“Two-Handed Engine,” Kuttner and Moore, 1955

“Two-Handed Engine,” Kuttner and Moore, 1955 – War has destroyed human communities, such that the concepts of connection and family are undermined.  For a time, humanity wallows in hedonism and selfishness, having constructed robots capable of providing any material good.  Humanity even loses interest in reproduction, spending most of its time in Escape Machines.  A concerned man in a position of power, fearing that humanity is about to die out, programs the robots with the directive to teach humanity to be responsible and self-reliant once again.

The robots decide to withdraw humanity’s “unearned luxuries,” reintroduce the concept of “work,” and set human beings loose in a world in which the only crime is murder.  However, if caught, the penalty for murder is severe and, since the robots have created a surveillance-society, the likelihood of conviction is high.  Convicted murderers are followed closely by a Fury, a terrifying robot that will–at a date and time known only to the Fury–execute the murderer from behind.

However, an “overseer” named Hartz is able to convince Danner, a comfort-craving man who remembers the good old days, that he can turn Furies “off.”  He shows him a screen on which a Fury is being taken “off” its prey and Danner is convinced.  In exchange for money, Danner agrees to murder Hartz’s boss, whom he intends to replace.  But the plan fails; Danner is quickly discovered, as expected, but Hartz does not call the Fury off.  Hartz, having not committed murder, is not given a Fury and appears to Danner to be getting away clean.  With a Fury at his heels, he confronts Hartz, who admits that the “proof” was only a clip from a film, a work of fiction.  Danner attacks Hartz but is prevented from murder by his Fury; however, Hartz rashly pulls a gun and shoots Danner, killing him. Now guilty of murder, he quickly erases all data relating to the crime from the computers.  But his ability to do so fills him with doubt, creating a ghostly Fury that will haunt him forever.  The story concludes: “It was as if sin had come anew into the world, and the first man felt again the first inward guilt.  So the computers had not failed, after all.”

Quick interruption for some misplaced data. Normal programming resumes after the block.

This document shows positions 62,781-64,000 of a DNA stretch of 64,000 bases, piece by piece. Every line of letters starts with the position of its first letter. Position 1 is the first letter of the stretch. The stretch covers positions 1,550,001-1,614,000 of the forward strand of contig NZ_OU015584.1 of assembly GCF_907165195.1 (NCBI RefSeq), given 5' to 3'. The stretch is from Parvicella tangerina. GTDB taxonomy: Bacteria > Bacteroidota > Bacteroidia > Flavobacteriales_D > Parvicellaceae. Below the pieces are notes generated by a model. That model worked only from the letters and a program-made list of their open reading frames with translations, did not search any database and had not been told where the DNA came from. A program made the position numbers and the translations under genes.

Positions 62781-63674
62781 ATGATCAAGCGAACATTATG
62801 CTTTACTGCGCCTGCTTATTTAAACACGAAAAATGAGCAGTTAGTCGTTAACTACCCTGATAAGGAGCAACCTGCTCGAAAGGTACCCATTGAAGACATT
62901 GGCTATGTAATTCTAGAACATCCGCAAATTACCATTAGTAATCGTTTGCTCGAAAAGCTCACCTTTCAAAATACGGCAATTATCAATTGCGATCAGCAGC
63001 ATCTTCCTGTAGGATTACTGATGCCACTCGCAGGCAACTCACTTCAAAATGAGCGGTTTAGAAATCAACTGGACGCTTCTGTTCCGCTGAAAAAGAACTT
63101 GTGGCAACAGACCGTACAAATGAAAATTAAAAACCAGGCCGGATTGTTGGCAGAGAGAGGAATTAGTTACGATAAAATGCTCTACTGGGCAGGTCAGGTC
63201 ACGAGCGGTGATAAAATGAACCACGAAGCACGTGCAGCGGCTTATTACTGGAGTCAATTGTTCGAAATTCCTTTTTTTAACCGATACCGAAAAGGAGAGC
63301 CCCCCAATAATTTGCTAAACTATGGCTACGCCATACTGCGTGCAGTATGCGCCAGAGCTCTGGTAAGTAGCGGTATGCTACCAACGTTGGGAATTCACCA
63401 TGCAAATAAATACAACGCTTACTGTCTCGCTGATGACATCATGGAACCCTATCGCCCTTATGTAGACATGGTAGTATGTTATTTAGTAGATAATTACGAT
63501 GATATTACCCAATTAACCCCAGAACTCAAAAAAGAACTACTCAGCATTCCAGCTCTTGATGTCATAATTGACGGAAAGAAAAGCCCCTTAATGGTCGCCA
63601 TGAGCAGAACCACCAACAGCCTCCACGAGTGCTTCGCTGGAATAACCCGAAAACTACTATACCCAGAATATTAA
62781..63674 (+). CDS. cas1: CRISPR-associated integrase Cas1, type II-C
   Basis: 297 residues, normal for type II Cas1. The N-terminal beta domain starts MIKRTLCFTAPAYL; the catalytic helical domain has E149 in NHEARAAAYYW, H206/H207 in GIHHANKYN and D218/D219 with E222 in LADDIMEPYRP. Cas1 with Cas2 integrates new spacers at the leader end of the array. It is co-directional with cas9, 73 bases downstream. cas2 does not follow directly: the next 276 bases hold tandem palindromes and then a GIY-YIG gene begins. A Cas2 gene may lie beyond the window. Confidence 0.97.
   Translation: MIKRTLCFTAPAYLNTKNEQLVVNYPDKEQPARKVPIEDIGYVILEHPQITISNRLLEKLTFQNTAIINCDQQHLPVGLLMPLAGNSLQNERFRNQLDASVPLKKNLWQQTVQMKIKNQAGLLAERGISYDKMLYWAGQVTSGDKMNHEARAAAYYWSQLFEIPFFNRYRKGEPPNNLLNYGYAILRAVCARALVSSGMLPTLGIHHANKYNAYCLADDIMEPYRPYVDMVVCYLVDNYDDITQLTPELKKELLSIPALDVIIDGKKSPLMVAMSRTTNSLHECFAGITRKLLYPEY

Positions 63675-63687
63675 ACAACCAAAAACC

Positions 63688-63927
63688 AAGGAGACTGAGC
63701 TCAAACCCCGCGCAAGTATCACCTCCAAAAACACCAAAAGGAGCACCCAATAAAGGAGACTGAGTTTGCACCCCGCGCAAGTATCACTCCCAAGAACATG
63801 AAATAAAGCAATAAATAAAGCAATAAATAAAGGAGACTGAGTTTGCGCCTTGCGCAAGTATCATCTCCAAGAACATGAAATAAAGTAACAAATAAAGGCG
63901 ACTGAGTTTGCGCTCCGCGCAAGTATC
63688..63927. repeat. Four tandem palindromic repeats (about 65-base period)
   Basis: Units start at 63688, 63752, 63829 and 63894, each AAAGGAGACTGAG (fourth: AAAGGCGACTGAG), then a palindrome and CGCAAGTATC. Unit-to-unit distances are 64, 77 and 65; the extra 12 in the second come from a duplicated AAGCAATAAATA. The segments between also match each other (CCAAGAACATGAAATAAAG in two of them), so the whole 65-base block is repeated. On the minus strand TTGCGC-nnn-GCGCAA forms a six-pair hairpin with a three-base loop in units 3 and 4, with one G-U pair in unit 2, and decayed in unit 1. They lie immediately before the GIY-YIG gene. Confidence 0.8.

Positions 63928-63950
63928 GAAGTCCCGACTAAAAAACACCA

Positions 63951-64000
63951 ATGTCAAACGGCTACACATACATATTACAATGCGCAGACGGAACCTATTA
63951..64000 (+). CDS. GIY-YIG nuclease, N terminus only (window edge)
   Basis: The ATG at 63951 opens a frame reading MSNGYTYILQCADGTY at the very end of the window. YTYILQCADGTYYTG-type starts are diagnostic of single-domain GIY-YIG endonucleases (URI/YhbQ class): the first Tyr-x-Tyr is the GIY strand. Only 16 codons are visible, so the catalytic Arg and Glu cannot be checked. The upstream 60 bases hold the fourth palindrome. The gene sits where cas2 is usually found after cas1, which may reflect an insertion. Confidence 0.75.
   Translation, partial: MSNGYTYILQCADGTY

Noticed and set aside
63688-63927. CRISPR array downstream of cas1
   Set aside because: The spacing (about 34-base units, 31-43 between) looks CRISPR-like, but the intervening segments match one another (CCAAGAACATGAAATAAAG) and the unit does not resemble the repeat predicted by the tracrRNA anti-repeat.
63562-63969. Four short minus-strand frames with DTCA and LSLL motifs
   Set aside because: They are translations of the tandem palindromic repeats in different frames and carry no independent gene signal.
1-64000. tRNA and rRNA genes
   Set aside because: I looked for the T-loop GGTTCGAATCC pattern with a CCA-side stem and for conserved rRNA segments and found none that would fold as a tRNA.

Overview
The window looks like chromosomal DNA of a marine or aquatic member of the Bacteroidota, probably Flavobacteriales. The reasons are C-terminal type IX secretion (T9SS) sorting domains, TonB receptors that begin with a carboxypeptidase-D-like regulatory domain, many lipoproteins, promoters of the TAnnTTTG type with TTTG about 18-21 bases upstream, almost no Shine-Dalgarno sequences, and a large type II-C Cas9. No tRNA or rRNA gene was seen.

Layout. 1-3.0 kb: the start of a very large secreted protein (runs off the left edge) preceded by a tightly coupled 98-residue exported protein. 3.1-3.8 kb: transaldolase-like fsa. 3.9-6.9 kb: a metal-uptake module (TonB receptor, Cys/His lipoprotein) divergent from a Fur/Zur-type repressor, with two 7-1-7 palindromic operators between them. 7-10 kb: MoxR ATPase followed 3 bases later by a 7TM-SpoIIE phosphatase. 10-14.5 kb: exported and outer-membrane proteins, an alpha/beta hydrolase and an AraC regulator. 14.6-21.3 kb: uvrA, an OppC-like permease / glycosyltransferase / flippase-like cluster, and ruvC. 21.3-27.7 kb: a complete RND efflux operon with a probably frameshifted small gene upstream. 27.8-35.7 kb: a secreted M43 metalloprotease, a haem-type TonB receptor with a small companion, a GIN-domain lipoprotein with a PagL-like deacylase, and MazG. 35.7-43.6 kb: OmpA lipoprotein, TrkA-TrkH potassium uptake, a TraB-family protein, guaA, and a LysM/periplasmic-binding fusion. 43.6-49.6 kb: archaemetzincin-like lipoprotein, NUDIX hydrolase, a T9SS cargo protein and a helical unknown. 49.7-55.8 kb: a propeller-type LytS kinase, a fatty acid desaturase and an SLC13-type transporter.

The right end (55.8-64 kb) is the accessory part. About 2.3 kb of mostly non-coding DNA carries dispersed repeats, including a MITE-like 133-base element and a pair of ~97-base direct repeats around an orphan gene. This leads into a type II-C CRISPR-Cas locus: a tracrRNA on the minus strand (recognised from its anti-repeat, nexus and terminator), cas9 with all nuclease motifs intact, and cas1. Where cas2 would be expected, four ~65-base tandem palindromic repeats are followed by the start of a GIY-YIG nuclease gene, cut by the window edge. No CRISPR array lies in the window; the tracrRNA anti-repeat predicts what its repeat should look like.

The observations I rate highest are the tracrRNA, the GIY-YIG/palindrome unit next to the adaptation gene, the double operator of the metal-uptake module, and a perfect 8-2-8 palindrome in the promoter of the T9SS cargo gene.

Comments: Read in Metal Smile.  Begins with a mention of Orestes and the Furies.  The title is from Milton’s poem, “Lycidas.”  Themes of the hacking/computer programming, conscience/sin, guilt, greed, fate.  See the more detailed review of the conviction-by-computer process at Variety SF.

Author: Henry Kuttner and C. L. Moore

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About jennre

Lifelong sf fan, first-time blogger
This entry was posted in 1946-1959, agency/will/freedom, automata/robots, consumerism, emotions/intimacy/empathy, favorites, law, love/family/children, myth, photo/film/image, psych/mind/madness, religion/soul/spirituality, surveillance, violence, war/soldiers. Bookmark the permalink.

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